Last week was a strange one with snow-outs happening in both Minnesota and Colordao. Both were discouraging stops on a road trip that just needed to end. I found the weekend series with the Nationals to be more pleasant. Let’s hope that feeling sticks around for the upcoming series with the Dodgers.

New York Mets: The First Week of the 2013 Season

So we’ve made it through the first two series of 2013 New York Mets baseball. All I can say so far is that it has certainly been interesting. While the Mets haven’t hosted the most talented ballclubs thus far, it’s still been quite encouraging to see them get off to a good start. After an exciting walk-off win today they stand at 4-2 heading into a ten game road trip where they will face the likes of Philadelphia, Minnesota, and Colorado. I’ve been pleasantly surprised by some aspects of the Mets play through the first six games of 2013, and disappointed by others.

Let’s start with positive aspects of what I’ve seen so far…

John Buck has been phenomenal. John is off to an 8 for 19 start, with two homeruns and eight RBIs. Buck was a mere footnote in the trade that brought the organization prospect Travis d’Arnaud, but has proven himself to be a valuable veteran presence so far. On another note, Buck is exactly the type of player that the Mets have ridden to hot starts before, and I don’t expect him to continue this scorching pace all season. Nor do the Mets need him too, seeing as most expect to see Travis d’Arnaud sooner rather than later. For the time being I am very happy to watch John Buck tear it up.

The Mets starting pitching has been solid too. I think a lot of people who don’t follow the Mets were surprised to see Jon Niese starting on Opening Day. I wasn’t. This guy has essentially flown under the radar for a few seasons now, and is ready to emerge as a front end starter. He hasn’t wowed anybody statistically with his two starts this season, but has been reliable and consistent. Correct me if I’m wrong, but I believe Jon Niese has now pitched at least 6 innings in his last 22 starts. What’s not to like? Dillon Gee took a step forward by showing us his health problems from last season are behind him. He threw 6 and 1/3 of three hit baseball against the Padres, but was the tough luck loser. Even Jeremy Hefner allowed just 1 earned run through 6 innings in his first start. I’m going to forget about Laffey’s 4 and 1/3, 10 hit start versus the Marlins today because hopefully he won’t be in the rotation much longer. Whether it’s Marcum returning or Wheeler later in the season, I don’t think (fingers crossed) Laffey is part of the New YHome of the New York Mets: Citi Fieldork Mets rotation in the long term. The starters have done their job. The Mets have been given every opportunity to compete in each game so far. That’s really all you can ask for.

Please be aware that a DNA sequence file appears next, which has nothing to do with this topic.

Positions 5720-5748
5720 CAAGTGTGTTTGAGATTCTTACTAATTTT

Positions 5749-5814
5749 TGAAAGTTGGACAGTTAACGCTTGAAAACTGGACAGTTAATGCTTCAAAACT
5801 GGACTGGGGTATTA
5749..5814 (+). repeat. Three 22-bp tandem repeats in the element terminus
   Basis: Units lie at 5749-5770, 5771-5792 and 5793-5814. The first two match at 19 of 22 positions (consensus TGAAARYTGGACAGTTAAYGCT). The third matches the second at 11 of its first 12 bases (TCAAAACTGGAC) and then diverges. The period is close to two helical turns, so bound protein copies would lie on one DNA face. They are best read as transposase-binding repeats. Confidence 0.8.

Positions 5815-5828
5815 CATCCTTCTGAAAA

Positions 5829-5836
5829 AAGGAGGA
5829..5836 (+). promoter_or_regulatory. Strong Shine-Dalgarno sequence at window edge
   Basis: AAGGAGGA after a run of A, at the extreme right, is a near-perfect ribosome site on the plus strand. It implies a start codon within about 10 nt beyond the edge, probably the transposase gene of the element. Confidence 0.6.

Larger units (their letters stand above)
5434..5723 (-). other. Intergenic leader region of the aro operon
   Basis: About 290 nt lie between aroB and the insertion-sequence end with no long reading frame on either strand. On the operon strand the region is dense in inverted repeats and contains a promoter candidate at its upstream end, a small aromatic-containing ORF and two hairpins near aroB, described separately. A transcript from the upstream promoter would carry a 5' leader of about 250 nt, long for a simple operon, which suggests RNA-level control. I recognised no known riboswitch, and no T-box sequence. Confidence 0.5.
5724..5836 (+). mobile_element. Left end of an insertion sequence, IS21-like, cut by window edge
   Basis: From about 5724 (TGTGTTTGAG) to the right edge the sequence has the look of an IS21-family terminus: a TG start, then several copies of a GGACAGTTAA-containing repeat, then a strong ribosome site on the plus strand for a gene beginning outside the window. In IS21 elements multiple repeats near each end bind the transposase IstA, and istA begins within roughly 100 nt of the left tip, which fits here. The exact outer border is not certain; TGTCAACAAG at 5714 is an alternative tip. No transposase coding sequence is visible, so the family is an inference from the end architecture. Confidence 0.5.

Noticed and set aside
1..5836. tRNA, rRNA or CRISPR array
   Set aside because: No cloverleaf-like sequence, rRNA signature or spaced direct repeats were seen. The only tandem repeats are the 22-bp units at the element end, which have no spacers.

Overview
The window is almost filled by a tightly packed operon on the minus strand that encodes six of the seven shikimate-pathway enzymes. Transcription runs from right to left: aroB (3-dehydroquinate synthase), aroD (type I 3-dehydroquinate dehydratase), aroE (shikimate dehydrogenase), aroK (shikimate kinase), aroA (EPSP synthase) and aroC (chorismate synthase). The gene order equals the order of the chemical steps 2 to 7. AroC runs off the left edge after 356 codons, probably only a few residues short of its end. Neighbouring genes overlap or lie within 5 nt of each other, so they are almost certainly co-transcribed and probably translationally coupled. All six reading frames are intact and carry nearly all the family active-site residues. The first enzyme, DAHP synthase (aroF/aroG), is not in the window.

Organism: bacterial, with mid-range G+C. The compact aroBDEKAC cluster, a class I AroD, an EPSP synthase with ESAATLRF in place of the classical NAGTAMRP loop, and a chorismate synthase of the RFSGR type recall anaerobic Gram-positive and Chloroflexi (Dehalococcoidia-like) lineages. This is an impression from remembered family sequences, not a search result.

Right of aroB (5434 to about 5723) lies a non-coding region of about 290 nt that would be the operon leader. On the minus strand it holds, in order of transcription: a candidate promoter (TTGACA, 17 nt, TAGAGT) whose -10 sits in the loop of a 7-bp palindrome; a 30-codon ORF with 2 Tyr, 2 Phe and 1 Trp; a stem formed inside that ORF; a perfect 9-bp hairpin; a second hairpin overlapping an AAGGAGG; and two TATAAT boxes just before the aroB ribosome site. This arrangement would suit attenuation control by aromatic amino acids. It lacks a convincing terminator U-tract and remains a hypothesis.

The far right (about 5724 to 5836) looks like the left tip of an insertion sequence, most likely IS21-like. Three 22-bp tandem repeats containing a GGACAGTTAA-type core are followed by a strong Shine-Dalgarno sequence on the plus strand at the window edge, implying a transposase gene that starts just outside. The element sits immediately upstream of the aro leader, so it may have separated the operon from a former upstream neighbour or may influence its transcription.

Moving on to what I haven’t really liked so far…

The Mets defense has been lackluster. Follow the link to this video for my general reaction whenever the ball is hit in Lucas Duda’s direction. Yeah, you get the point. Ruben Tejada has been pretty awful at short so far too. Four errors through six games is just plain bad. I’m not too worried about Tejada in the long term though, just a disappointing first week. He looked a lot better at the plate and in the field today.

I get that it’s still super early, but I’ve been pretty unimpressed by LaTroy Hawkins. He appeared today and got the job done, but allowed an earned run in each of his first two appearances for the ballclub. Everything I’ve read suggests that Hawkins is a great guy in the clubhouse, and I don’t doubt that. I would like to him shape up and pan out as a veteran presence in the bullpen this season.

Overall I’m just thrilled to have some New York Mets baseball back again. We have plenty more to come, and whether the outcome is good or bad I’ll be looking forward to it.